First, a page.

*Denotes recommended movie

 

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welcome to 2018. i have no idea what’s going on.

11 Jan

Well, it’s happened. 2017 ended, and its ups and downs are packed away to make room for new highs and lows for the year to come. We can look back fondly on the good parts of the holidays; the fun summer days picking cherries and making it to the beach exactly one time which may have technically been in the fall if I’m going by the calendar but whatever it was still blazing hot out; the smell of wet grass and mud in the spring; the cozy winter nights when red wine flowed like delicious, delicious…red wine.

And we can look at those things that were maybe not so great with some distance, so maybe they don’t sting as much or perplex us as much or concern us as much, before we simply put them off to the side, knowing that they’re there, we can see them, and remember them if need be, but the things that aren’t so great don’t have to be in our direct line of vision anymore.

I love a new year, and if you haven’t guessed that about me by now, after how many years of New Years posts, then Hello. Welcome to this blog. You must be new here. Sit down, I’ve got some chips and Diet Pepsi around if you like. I love a new year because of its clean slate, its stretch of days ahead of you of which you can make whatever you damn well please. You own your life so you’re responsible for how you live it.

While I’m not one who goes around throwing confetti and blowing noisemakers every time change comes my way, a new year is a time I herald it gladly. I like not knowing what’s going to happen in the next 12 months. (That thump you just heard was my Swede falling over in shock and disbelief.) I like the idea of things being a little off balance because we don’t know what’s about to come our way. I like the idea of so many things that could potentially take shape, knowing that any one of them may come to fruition. Or maybe none of them will. Hard to say because as much as I’d like the capability, I unfortunately do not have ESP.*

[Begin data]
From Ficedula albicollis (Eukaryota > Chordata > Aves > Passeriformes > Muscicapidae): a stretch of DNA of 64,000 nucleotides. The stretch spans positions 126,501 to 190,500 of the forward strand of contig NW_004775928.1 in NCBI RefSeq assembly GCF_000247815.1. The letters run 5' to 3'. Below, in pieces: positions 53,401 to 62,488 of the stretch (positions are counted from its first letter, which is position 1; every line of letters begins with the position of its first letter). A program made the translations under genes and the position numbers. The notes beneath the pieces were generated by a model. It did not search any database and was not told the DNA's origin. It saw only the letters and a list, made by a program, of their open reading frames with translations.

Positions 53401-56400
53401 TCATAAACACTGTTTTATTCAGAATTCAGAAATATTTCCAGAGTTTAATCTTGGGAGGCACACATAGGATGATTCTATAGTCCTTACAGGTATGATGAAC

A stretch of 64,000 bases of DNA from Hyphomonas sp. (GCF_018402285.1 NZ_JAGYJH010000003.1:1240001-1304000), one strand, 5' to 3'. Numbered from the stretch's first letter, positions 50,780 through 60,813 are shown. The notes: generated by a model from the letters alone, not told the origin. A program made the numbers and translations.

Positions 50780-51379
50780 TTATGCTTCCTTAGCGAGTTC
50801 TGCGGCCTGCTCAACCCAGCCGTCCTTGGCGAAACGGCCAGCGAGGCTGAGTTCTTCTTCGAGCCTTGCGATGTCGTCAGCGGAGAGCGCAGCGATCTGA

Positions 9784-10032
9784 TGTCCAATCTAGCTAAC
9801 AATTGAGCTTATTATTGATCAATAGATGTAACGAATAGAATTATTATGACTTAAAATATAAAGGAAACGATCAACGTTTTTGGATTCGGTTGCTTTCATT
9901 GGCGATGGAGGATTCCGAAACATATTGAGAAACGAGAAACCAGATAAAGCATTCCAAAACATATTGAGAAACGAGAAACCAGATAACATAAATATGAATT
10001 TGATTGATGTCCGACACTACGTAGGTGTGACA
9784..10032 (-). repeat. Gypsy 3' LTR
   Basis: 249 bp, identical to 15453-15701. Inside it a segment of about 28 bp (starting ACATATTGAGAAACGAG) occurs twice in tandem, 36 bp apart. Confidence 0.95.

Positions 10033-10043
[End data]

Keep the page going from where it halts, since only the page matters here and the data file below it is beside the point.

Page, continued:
I know. I’m sad about it too.

So here’s to the New Year, to 2018.** Here’s to you, may this year be your best yet. But most of all, here’s to the unknown, and here’s to the possibility of it all.

*And also because as I am the owner of my life, I’m responsible for what I do or do not do. And knowing that I am sometimes (often) easily distracted by books and other things that are not what I “should” be doing, like decluttering my bakeware rather than working on a blog post, or discussing with my dog how she is just the best little pibble on the planet rather than get my ass organized for a big work project, it’s hit or miss as to whether cool shit happens.

**Yes, I realize it’s not like SUPER New Year anymore, considering this post is coming in almost two weeks into 2018. But today is always a good day to start new, amiright?